There is a theory that Chelsea’s mishaps are borne out of individual error. But given that 80% of their goals so far this season have been conceded in open play, it puts paid the idea that faults occur merely when the players nod off during vital set-pieces; it actually comes during the flow of a game.
“We have to not give those goals away,” Lampard expertly noted. “We are making individual mistakes in games and it gives other teams chances at all times. It is something we need to get better at.”
Chelsea have bought Edouard Mendy to account for the shocking displays of Arrizabalaga, whose games have somehow been increasingly woeful and ever more painful to witness. Just when you think it couldn’t get any worse, he’s there again lowering the bar with something almost beautiful in its absurdity.
As a BEIN co-commentator quite insightfully commented as he fumbled the ball out: “He’s slightly lacking in confidence at the moment.”
Following his mistake for Southampton’s second, the camera panned to Arrizabalaga’s face. His look was something beyond the semi-humorous blooper videos that came out in the late ’90s – it was far darker, a face bearing complete anguish and pain. It was a look that makes you want to start some sort of online relief fund to have him carted away from London and back to Spain, for his sake as well as ours.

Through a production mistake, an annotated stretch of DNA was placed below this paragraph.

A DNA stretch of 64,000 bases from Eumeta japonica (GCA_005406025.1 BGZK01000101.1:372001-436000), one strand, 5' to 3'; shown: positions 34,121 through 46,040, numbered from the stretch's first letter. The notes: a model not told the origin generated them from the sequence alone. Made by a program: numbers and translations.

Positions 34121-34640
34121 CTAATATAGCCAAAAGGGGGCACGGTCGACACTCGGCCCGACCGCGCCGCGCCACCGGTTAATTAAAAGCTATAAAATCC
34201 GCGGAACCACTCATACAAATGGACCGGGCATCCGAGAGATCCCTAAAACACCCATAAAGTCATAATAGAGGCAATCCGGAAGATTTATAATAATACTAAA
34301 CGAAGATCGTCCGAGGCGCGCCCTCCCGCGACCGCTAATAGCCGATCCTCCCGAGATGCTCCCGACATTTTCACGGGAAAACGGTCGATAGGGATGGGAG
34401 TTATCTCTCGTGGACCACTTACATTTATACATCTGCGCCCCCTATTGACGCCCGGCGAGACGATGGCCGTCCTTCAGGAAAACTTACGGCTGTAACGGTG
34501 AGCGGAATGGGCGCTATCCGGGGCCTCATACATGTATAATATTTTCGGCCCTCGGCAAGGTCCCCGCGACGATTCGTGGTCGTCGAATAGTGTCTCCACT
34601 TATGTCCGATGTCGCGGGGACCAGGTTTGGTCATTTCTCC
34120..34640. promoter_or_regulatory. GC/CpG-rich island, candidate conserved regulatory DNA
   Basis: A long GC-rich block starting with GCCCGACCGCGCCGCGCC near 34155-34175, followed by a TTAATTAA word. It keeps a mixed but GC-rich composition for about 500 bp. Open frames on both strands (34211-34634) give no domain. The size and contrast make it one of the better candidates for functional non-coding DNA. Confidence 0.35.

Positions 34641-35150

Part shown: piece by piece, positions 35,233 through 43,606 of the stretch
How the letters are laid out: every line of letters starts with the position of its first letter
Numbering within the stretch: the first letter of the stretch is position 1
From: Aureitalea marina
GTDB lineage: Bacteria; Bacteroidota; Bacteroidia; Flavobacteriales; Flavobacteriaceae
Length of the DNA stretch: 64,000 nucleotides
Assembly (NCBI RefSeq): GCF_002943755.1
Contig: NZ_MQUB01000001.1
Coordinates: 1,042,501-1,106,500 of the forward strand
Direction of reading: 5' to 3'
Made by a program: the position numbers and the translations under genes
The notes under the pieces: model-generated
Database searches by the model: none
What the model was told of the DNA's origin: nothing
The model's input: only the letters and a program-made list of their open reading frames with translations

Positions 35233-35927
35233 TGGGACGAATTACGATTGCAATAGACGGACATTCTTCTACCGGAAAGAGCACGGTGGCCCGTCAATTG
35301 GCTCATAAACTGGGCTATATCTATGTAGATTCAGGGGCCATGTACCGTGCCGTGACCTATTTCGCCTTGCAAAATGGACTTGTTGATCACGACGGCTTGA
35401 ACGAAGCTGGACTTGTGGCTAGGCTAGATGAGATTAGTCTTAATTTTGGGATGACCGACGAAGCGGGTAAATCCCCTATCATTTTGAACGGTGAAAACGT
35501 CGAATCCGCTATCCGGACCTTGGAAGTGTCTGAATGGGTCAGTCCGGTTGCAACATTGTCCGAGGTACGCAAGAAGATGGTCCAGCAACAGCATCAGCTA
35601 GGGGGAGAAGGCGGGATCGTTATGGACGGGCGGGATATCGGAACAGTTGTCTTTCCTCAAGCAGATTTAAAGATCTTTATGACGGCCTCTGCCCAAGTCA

And yet his decline has reached such a nadir that it goes beyond Chelsea merely having overvalued his ability while he was at La Liga. Premier League scouts don’t pinpoint the next Garrincha and end up with someone who’d give the fourth-worst player in North Caledonian Football a run for their money. The difference is never that great.
The season before Lampard joined, the Spaniard earned 23 clean sheets for Chelsea. Under Lampard last season it was just ten. The world’s most expensive goalkeeper at £71m, in the space of two seasons, is now worth a fraction of that.
Such a horrendous drop points to more than just bad form, but the sad reality is that he is now a scapegoat for Lampard’s inability, an easy dummy target between the sticks.
Indeed, the team is full of mistakes, as Lampard says. But this line almost detracts and even defends those in charge whose worth is supposed to be measured on how well they amend such calamities.
These errors, or moments of madness, in isolated occurrences are just that. Yet when they’re so regular, when they become so typical of a team, it means there is a complete lack of direction, an utter systemic failure stemming from the manager.
But like many clubs of today, Chelsea were seduced by sentiment and nostalgia. Having gone through so many managers in recent years you cannot blame them.
There is a strange idealisation around sentimentality in football’s current climate – but it’s also a time when the most successful teams have realised progression and success is founded in tactical edges and finely-tuned systems. We are seeing it more often in the current game as we’re starting to grasp that big buys seldom change cultural failings.
Tactical impetus rarely fails. It’s the immovable object in football’s rapidly moving landscape, now perhaps more than ever. Of course, there is room for emotion and heart, for sentimentalism and club legends, for kissing the badge and living out fairy-tales. But really, at its foundation, it’s the system which holds the key to joy and Chelsea desperately need a manager who possesses his own.
Jacque Talbot – follow him on Twitter